I like reading all the information on the Lifle (Encyclopedia of Living Forms) website but sometimes it can be a bit confusing. The editor writes VERY LONG sentences and leaves out a few punctuation marks where needed. I think MOST of the information is contributed by Cactus Art and both websites may, in fact, be from the same person. I have sent emails to both and get no response. Well, Llifle says readers can contribute photos but I have not been able to do that.

Anyway, the Senecio stapeliiformis, I mean Kleinia stapeliiformis, is a perennial succulent with erect to reclining stems branched from the base. It spreads by rhizomes and can apparently be grown as a groundcover in frost-free climates. Llifle says it is “probably” a winter grower which needs water beginning in October. Hmmm… It produces leaves on the growing tips which apparently turn yellow and fall off in April. I guess it in its native habitat in Africa it goes dormant during the summer months when it is hot. So, in nature, this plant doesn’t receive water during the summer months (which is why it goes dormant). However, according to Llifle, “others say” it is an opportunistic plant which will grow year round if given water. They also say it should be grown “hard” in the nursery so it will keep a compact growth habit… Apparently, if given water, it is a fast grower and will even cascade and make a good plant for hanging baskets. It sounds like my Huernia schneideriana (the Carrion Plant).

The page for this plant on Llifle shows several nice photos which include its flowers. It says they produce “large orange hawkweed-like flowers.”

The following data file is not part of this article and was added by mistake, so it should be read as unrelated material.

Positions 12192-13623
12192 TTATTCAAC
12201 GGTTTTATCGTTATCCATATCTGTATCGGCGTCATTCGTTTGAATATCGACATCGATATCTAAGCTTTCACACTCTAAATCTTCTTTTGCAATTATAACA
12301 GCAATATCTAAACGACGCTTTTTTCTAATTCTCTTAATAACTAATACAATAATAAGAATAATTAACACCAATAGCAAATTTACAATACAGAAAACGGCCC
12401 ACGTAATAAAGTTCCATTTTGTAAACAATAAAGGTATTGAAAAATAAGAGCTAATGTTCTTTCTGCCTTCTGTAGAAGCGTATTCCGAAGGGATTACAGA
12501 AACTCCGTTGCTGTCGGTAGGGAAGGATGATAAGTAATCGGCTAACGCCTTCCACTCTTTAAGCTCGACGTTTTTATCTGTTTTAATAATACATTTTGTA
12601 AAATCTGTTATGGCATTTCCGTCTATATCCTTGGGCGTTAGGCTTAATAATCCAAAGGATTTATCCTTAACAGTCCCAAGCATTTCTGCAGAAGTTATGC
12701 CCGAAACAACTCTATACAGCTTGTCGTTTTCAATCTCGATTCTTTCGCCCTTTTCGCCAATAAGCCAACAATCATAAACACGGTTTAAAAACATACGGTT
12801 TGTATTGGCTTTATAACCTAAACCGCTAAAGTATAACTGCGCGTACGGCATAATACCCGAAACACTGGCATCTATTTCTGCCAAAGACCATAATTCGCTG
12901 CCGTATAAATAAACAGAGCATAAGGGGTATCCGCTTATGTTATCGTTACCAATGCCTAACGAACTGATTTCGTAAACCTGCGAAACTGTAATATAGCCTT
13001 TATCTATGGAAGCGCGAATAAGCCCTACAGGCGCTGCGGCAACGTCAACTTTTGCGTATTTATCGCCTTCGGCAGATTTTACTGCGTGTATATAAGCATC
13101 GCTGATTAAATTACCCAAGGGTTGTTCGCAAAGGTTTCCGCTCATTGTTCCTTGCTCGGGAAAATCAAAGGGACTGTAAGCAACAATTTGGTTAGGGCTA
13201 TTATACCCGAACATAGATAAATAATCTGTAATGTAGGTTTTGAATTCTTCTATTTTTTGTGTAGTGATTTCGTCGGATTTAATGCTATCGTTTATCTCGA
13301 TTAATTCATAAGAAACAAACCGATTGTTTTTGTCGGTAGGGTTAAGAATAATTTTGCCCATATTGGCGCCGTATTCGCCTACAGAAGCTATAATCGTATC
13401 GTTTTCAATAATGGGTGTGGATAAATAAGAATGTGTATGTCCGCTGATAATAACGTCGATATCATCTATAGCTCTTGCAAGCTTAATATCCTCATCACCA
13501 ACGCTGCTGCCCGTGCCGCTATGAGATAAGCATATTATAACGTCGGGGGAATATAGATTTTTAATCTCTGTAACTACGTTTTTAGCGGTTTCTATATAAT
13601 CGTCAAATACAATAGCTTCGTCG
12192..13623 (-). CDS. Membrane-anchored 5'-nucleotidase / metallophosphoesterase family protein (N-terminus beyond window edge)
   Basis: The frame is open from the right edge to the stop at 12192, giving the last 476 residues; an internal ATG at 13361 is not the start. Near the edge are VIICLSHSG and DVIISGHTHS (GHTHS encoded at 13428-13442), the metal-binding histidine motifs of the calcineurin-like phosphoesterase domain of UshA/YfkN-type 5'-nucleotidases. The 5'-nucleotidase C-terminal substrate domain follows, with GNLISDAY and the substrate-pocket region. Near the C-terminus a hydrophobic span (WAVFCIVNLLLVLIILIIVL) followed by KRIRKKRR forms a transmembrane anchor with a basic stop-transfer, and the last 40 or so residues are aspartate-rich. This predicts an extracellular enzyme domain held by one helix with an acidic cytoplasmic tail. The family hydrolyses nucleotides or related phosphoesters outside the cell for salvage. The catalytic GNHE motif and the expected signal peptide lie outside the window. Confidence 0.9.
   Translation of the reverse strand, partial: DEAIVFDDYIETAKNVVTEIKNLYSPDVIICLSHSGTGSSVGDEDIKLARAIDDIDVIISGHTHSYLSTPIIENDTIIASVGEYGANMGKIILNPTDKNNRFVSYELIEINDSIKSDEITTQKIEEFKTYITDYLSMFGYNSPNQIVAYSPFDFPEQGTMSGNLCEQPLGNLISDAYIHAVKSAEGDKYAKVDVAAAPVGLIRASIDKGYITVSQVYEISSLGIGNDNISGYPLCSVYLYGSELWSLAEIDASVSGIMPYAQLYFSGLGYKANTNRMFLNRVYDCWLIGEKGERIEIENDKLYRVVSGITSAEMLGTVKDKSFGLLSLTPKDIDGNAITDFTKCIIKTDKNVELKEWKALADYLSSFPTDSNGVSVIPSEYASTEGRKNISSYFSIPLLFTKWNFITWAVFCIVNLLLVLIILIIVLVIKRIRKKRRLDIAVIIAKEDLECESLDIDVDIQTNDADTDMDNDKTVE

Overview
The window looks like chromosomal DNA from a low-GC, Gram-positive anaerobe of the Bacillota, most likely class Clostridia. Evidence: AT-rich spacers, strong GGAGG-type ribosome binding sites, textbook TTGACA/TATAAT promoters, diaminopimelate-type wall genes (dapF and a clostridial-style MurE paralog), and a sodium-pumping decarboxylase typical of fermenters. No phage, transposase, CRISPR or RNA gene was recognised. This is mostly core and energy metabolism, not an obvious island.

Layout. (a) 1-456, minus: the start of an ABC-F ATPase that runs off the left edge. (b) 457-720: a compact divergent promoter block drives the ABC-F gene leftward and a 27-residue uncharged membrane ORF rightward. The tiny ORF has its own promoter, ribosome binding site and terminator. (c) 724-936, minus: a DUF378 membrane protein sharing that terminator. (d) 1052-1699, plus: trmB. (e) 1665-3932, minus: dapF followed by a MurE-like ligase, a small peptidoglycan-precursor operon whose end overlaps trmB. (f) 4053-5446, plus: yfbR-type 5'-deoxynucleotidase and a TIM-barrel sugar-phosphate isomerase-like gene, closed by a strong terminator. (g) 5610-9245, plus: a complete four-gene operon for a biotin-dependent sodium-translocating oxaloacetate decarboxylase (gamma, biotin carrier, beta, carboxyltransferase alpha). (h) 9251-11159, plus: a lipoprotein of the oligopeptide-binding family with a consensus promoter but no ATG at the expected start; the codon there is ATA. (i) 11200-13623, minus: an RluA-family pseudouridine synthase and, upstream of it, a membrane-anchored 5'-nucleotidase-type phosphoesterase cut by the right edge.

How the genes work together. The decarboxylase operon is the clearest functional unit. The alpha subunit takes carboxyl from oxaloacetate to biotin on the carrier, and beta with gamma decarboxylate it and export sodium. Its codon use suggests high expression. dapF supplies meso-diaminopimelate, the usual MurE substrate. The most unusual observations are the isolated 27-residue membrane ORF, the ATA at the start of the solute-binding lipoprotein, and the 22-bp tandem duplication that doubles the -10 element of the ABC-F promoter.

So, this plant should be interesting… 🙂

 

While putting the new plants in their new pot I noticed there was a tiny stowaway. I wasn’t sure whether to call the immigration department or maybe child services. I messaged Lanie and told her about the stowaway and she said he looks like he needs a new home. She said she thought it was part of the Peanut Cactus she had next to it. If that is what it is, I now have an Echinopsis chamaecereus, too. It is very tiny and is now happily resting in its own little pot. 🙂

If you want to know more about my new companion, you can click HERE which will take you to the page about the species on Llifle.

I am just about finished identifying all the wildflowers I took photos of last Thursday and Saturday but I have to go look at a couple of plants again. The flowers of another plants photos were kind of blurry so I may retake those, too.

So, until next time, stay well, be positive and take a deep breath of fresh air. Get out in nature and just embrace the fact that we are all part of an amazing planet. Don’t forget to GET DIRTY whenever you have a chance!